"I can carry out sculpture in marble, bronze, or clay, and also I can do in painting whatever may be done, as well as any other, be he who he may."
The rest of the letter focuses on what Leonardo could do for the Sforzas as a military engineer and inventor of weapons of moderate destruction. Here's the full piece in translation:
Most Illustrious Lord, Having now sufficiently considered the specimens of all those who proclaim themselves skilled contrivers of instruments of war, and that the invention and operation of the said instruments are nothing different from those in common use: I shall endeavor, without prejudice to any one else, to explain myself to your Excellency, showing your Lordship my secret, and then offering them to your best pleasure and approbation to work with effect at opportune moments on all those things which, in part, shall be briefly noted below.
1. I have a sort of extremely light and strong bridges, adapted to be most easily carried, and with them you may pursue, and at any time flee from the enemy; and others, secure and indestructible by fire and battle, easy and convenient to lift and place. Also methods of burning and destroying those of the enemy.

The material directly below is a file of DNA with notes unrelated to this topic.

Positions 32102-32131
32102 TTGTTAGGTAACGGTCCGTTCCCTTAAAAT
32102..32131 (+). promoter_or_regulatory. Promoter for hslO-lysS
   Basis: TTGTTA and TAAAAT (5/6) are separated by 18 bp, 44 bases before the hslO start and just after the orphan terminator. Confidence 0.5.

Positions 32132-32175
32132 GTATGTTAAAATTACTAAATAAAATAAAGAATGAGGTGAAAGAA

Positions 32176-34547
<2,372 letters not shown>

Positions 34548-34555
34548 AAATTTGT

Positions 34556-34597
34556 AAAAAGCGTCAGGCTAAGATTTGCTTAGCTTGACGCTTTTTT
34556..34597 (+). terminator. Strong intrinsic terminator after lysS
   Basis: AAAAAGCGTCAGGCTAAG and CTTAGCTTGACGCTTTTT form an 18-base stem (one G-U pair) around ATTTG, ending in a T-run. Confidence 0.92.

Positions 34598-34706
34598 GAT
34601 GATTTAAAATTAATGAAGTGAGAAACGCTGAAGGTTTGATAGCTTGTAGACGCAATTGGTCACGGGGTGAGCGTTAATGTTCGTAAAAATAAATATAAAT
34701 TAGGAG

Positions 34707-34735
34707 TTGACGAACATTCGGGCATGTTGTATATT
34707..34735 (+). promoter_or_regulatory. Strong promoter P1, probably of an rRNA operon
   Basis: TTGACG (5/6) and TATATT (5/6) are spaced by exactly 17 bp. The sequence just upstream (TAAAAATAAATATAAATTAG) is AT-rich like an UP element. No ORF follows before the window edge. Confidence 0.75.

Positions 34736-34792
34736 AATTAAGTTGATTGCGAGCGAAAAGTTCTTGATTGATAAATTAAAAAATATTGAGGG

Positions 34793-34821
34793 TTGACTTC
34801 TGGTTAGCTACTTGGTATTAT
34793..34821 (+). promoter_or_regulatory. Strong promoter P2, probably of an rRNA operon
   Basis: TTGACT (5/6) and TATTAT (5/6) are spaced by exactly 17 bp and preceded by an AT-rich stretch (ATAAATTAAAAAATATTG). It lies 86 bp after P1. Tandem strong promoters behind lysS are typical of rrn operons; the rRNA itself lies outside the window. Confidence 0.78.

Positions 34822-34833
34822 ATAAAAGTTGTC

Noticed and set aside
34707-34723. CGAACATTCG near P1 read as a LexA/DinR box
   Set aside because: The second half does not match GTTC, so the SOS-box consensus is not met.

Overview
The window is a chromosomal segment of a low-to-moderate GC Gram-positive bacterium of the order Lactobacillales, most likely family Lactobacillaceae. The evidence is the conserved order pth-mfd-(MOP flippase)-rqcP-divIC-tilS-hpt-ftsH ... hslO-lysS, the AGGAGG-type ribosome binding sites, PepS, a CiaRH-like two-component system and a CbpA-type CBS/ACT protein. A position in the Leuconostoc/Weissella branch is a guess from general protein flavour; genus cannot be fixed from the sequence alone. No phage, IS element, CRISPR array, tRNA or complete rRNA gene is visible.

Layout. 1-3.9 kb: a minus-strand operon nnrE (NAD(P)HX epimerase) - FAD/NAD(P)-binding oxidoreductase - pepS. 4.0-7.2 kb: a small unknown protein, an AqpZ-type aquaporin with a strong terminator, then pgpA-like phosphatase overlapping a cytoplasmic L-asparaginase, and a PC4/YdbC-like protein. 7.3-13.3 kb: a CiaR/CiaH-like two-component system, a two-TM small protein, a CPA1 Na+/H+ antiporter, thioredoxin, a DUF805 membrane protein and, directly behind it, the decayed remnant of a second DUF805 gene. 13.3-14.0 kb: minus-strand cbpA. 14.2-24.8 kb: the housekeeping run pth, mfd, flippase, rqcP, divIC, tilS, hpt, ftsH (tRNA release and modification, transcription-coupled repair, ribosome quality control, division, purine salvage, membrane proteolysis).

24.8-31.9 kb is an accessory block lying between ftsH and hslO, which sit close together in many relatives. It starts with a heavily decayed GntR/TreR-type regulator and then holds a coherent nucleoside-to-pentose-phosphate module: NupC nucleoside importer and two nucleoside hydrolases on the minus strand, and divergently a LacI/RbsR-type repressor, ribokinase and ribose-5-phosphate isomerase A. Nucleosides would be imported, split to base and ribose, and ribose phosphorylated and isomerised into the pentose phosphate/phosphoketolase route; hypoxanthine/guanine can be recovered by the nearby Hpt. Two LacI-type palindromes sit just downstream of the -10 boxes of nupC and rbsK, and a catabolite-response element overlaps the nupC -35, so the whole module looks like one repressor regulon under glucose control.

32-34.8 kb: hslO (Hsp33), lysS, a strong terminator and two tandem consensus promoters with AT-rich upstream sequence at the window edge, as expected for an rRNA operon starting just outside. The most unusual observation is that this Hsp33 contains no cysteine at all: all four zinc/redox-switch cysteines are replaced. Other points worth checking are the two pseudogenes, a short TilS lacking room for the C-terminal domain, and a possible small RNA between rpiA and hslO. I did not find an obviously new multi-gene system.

2. I know how, when a place is besieged, to take the water out of the trenches, and make endless variety of bridges, and covered ways and ladders, and other machines pertaining to such expeditions.
3. If, by reason of the height of the banks, or the strength of the place and its position, it is impossible, when besieging a place, to avail oneself of the plan of bombardment, I have methods for destroying every rock or other fortress, even if it were founded on a rock, etc.
4. Again, I have kinds of mortars; most convenient and easy to carry; and with these I can fling small stones almost resembling a storm; and with the smoke of these cause great terror to the enemy, to his great detriment and confusion.